OCR Interpretation


The Butler weekly times. (Butler, Mo.) 1881-1918, January 21, 1909, Image 6

Image and text provided by State Historical Society of Missouri; Columbia, MO

Persistent link: https://chroniclingamerica.loc.gov/lccn/sn89066489/1909-01-21/ed-1/seq-6/

What is OCR?


Thumbnail for

JOHN HENRY
A
-fit
'. : h
: t . . -.-'.Jg'
''is s-i
1 -
lav;;
Low Prices not the Only
Inducement
WE advertise for sale only such goods
as we can guarantee to comply with
all pure food laws, and we want to say
riant here that you'll find our groceries
good and fresh-and note the price:
4 cans of corn 25c
3 cans of tomatoes 25c
3 cans of pumpkin ;..25c
3 cans of boiled cabbage 25c
3 cans of lye hominy 25c
2 pound cans salmon.. 10c
. 2 pound cans oysters 15c
3 pounds dried peaches 25c
3 pounds dried apples 25c
5 pounds prunes 25c
3 pounds raisins 25c
2 pounds imported figs 25c
We are making a pre-inventory cut in
all our Queensware and Chinaware.
Come in and get our prices.
J. E. Williams.
DAIRY GUMPTION. j
ft Will Hslp a Man Ovtr the Hard
Places.
"Oumptton" Is an old-fashioned
Tazkee word and nidifies the ability
to shape one's own fortune, work up
wt ef difficulties, overcome discour
agements, to. Last week our New
Yark correspondent, H. H. Lyon, spoke
f the almost helpless state the milk
farrows of that state And themselves
ta kefore the "double twist" the milk
da)ri in New York city have put on
tlMHk. Why tHnnot the farmers at
very milk-shipping .station co-operate
wliii each ot licr to put up a creamery
and handle thlr mflk that way? asks
ttw, Hoard's Dairyman. We sometimes
think that the mllk-shlpping business
hu ttie worst effect on the enterprise
and ability of the farmer of anything
that could happen to him. Certain It
1 that it makes very much less of a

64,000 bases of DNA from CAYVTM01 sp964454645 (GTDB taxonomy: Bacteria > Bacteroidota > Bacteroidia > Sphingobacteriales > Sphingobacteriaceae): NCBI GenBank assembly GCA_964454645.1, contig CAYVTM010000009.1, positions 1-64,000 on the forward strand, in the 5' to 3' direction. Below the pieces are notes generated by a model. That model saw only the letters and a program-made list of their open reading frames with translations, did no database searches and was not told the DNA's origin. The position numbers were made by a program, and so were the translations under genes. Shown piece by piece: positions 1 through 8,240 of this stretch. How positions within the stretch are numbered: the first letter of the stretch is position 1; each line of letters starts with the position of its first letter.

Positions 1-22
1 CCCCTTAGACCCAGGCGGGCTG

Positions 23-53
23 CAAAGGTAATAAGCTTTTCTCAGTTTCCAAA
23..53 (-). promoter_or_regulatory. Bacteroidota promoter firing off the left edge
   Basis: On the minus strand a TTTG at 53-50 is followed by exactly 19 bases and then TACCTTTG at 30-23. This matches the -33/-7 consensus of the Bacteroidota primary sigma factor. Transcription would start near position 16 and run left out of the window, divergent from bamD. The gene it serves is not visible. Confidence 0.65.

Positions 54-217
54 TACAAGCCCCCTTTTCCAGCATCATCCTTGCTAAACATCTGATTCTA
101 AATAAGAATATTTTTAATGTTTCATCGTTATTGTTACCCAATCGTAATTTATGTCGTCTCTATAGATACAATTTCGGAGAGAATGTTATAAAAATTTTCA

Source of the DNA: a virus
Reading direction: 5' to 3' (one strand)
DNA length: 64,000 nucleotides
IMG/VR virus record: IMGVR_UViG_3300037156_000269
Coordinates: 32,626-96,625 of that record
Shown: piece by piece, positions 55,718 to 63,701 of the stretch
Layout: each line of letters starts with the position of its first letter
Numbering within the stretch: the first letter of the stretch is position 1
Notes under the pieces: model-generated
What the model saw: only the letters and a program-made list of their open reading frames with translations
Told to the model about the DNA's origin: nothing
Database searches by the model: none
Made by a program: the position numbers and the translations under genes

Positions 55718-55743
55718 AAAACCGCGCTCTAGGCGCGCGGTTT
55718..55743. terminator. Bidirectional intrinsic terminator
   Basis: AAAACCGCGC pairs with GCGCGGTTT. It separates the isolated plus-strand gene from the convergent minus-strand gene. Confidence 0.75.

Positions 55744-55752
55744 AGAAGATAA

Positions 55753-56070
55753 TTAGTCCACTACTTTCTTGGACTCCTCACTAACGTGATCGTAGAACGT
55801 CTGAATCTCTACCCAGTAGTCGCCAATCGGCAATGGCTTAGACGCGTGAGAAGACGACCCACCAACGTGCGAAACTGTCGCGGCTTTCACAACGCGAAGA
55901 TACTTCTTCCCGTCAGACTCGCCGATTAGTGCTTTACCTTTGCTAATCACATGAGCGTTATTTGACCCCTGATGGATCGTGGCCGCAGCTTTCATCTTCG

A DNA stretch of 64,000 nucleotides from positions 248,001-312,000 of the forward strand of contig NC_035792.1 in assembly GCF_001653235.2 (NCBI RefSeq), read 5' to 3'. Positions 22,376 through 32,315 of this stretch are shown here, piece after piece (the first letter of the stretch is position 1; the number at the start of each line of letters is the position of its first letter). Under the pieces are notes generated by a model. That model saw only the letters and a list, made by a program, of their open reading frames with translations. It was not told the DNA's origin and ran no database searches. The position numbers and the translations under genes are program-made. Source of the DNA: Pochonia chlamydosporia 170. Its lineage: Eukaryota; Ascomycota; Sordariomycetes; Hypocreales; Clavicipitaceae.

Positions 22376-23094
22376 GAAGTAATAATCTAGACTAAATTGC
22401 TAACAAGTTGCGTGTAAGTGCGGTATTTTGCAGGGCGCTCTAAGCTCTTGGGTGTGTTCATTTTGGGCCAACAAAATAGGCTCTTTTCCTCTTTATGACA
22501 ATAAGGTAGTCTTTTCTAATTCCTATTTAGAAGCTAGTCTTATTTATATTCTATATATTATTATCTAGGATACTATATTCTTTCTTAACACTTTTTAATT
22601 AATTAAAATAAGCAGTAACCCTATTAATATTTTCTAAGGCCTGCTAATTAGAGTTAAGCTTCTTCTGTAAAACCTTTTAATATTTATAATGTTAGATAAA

farmer of hi in.
He does no', raise young cattle and
to$ like the creamery farmer. He
.tafr.-R all ambition to be what lie should
h. wise breeder and developer of
tl.iiry i-attle. He drifts down to the
final landing place at the font of the
l:tMer. hiiylim' his cows and crowding
iintly f. ed Into them for a year nnd
'Vl selling them for beef.
There seems to be nothing about the
tu'itiKs as -at present organized and
ni.iluciei that will tend to the making
-. i larger-minded and better farmer
of niiii. And then, as if to cap the
iiiiiax. he is at the mercy of a lot of
dealers who know enotmh to
-orm.jne aiin-t him, if he doesn't
.i,ilnst them, and he helplessly ac
: uV Hie situation. His farm suffers
Tmrn the t-onstntil drain of milk ship
Tins io (he extent of at least five to
"-en dollars per cow of valuable fer
chillis material in the milk, most of
whiuh would he saved to the soil if
s-oosunied on- the farm.
Of course we know that milk must
iroduced for city use. but it does
t-.m as if the milk farmers as a class
were lacking In the ordinary ' gniup
Hub" of mankind to sulimit as they
lt io imposition, and make no com-r-Jned
effort to help themselves. '
EMPLOY THE BEST EXPERTS.
For the Revision of the Statutes
former Work Unsatisfactory.
Jefferson City, Jan. 18. Senator
Tied Hudson has been looking Into
the revision of the statutes ten years
afro.
He finds that the commission left
toy the legislature at that time to
complete the codification, Indexing
wb8 annotating worked for thirteen
month after the adjournment audit
cost the state something like $ 30,000
to pay the salaries of the members of
the commission.
That the work was not satisfac
tory is Indicated by the fact that the
annotations of the statutes &re re
garded by the legal fraternity as
worthless, and that a licensed pilot
and engineer Is required to find any
thing through the Indices.
Senator Hudson will propose, when
the revision is taken up, that the
-tate employ ths best experts la the
law publishing business via the coun
ry tFdo the work. -
id'il -'f!9 up-
There was preaching at the church
lust Sunday nlpht by Uev. Sutor.
We hear that the Presbyterians
are expecting preaching next Sun
day. The pie supper last Saturday wag
well attended. The proceeds were
f 15.10." The entertainment was giv
en by the Lone Oak Band.
We hear there will be a pie supper
at Star Dext Saturday night.
Mies Myrtle Thomas, of the Double
Branch neighborhood, spent last